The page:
Winsor McCay is considered by many to be the “father of animation.” He is probably best known for his newspaper comic strip, Little Nemo in Slumberland (1905-1914 and 1924-1927) and the animated short film, Gertie the Dinosaur (1914). His work influenced countless generations of illustrators and animators including Walt Disney. Unfortunately, outside of film history books, Winsor never received the attention that he deserved.
The Flying House (1921)
In 1921, Winsor McCay created one of his greatest short films, The Flying House. Unfortunately for animation history, his boss William Randolph Hearst felt that the talented artist was neglecting his drawing duties at the paper, and demanded that he stop making films. So, sadly, The Flying House was McCay's last film. Who knows what great achievements he could have attained had he not given up his animation career. With his talent, he could have surpassed Walt Disney, whose Mickey Mouse was still 6 years in the future.
The Flying House (2011)
I discovered The Flying House a few years ago while watching a collection of McCay’s works on an old videocassette tape. I was amazed by the humor, great storytelling, and of course, the superior draftsmanship. But all that was hindered by too many intertitles, word balloons, and the lack of color, music, and sound. The biggest problem with the film is the terrible condition of the print. It has been neglected and badly handled for nearly 90 years. It's a mess of scratches, dust, and erosion. So, I took it upon myself to restore and update the film for a new generation. STEP 1: painstakingly clean every frame of the film by removing all the imperfections. STEP 2: color each frame, using reprints of Winsor’s color comics as a guide. Winsor loved color and even hand-colored some of his early films, like Little Nemo in Slumberland. STEP 3: record actors Patricia Clarkson and Matthew Modine to give voices to the two leading characters allowing us to remove the word balloons and intertitles. STEP 4: hire a musician and sound editor to add a stirring new soundtrack to compliment the beautiful new picture.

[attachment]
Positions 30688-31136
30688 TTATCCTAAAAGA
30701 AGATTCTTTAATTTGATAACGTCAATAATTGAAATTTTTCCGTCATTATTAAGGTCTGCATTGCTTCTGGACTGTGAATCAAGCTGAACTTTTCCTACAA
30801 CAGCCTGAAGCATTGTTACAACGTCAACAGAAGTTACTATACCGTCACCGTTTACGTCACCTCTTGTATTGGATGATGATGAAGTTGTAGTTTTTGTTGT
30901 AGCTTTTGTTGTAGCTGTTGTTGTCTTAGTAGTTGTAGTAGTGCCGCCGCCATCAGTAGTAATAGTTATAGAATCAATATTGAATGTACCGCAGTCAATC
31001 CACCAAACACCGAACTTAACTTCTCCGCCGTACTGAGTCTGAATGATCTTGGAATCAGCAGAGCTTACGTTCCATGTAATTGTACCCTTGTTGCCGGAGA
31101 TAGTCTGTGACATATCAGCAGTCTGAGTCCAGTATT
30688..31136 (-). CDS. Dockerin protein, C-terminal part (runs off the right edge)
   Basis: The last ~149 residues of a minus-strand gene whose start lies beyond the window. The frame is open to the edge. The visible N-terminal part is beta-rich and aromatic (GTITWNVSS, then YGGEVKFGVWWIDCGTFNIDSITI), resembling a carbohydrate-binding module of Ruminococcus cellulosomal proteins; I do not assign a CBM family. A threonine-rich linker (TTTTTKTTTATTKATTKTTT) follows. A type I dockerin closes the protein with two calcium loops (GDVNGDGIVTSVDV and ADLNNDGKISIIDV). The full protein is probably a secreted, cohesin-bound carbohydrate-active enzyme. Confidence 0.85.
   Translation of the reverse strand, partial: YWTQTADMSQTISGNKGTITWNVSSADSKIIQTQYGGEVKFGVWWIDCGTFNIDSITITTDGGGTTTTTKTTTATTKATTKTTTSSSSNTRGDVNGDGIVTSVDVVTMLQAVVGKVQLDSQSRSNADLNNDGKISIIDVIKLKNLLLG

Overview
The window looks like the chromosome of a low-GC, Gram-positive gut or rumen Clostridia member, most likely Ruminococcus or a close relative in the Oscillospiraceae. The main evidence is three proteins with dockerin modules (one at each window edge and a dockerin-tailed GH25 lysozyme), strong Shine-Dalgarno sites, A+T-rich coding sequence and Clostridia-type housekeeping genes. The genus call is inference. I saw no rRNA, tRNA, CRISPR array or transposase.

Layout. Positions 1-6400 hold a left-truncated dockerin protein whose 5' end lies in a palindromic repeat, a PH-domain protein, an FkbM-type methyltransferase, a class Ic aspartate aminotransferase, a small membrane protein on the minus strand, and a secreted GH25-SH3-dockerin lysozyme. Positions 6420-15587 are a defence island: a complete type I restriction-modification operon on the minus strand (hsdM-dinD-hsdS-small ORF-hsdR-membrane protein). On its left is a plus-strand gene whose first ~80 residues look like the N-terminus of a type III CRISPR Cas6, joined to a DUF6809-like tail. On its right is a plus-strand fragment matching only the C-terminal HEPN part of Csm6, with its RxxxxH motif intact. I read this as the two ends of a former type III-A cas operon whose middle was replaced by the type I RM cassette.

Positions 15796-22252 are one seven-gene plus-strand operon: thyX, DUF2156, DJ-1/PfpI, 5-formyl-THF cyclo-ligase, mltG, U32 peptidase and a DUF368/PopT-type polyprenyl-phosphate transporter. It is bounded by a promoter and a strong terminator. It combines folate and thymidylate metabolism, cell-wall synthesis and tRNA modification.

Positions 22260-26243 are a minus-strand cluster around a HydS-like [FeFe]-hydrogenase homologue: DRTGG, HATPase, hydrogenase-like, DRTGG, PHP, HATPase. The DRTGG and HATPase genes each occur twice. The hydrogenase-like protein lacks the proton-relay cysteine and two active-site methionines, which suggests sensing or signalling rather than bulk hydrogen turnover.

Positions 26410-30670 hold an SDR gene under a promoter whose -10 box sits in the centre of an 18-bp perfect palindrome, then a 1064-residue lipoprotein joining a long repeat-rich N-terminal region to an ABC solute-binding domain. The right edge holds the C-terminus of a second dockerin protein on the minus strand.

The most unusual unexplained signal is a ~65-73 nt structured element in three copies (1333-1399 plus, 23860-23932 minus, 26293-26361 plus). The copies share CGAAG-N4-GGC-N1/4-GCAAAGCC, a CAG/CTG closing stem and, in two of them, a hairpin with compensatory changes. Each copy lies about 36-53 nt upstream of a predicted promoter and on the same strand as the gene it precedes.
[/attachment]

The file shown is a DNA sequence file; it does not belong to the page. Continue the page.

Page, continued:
I’ve been working on all of this for awhile now, but still have a long way to go. The restoration process is quite laborious – each of the 12,000 frames has to be personally cleaned up. There's no magic computer program called "Clean the Film.” With your help, we can continue to work on this important project and hopefully complete it later this year. $10,000 is the bare minimum we need to move forward, but we hope to raise a lot more. I’ve never worked on a project like this before. It’s far more costly, time consuming, and difficult than I ever anticipated. Even a small pledge of $5 or $10 will help us, so if you’re a fan of animation, please consider supporting this project.
I remember when the great bluesman Howlin' Wolf, in his declining years, recorded an album with his big fans, The Rolling Stones, and that album went on to become the greatest blues album ever, and people rediscovered the genius of Howlin' Wolf. Well, that's what I want to do with Winsor McCay. Young animators have no idea who this genius is. In my opinion, he was the greatest animator, bar none; better than Ub Iwerks, Hayao Miyazaki, Bill Tytla, Milt Kahl – even Bill Plympton! And he deserves to be rediscovered by the world for the genius that he was. I hope this new version of his film will give Winsor and his great body of work a second chance at life.
Thank you for your support!
For more information on Winsor McCay and Bill Plympton, visit the following sites.
For a pledge of only $125, you will receive this limited edition 14 x 22-inch movie poster signed and numbered by Bill Plympton and actor Matthew Modine!
- (30 days)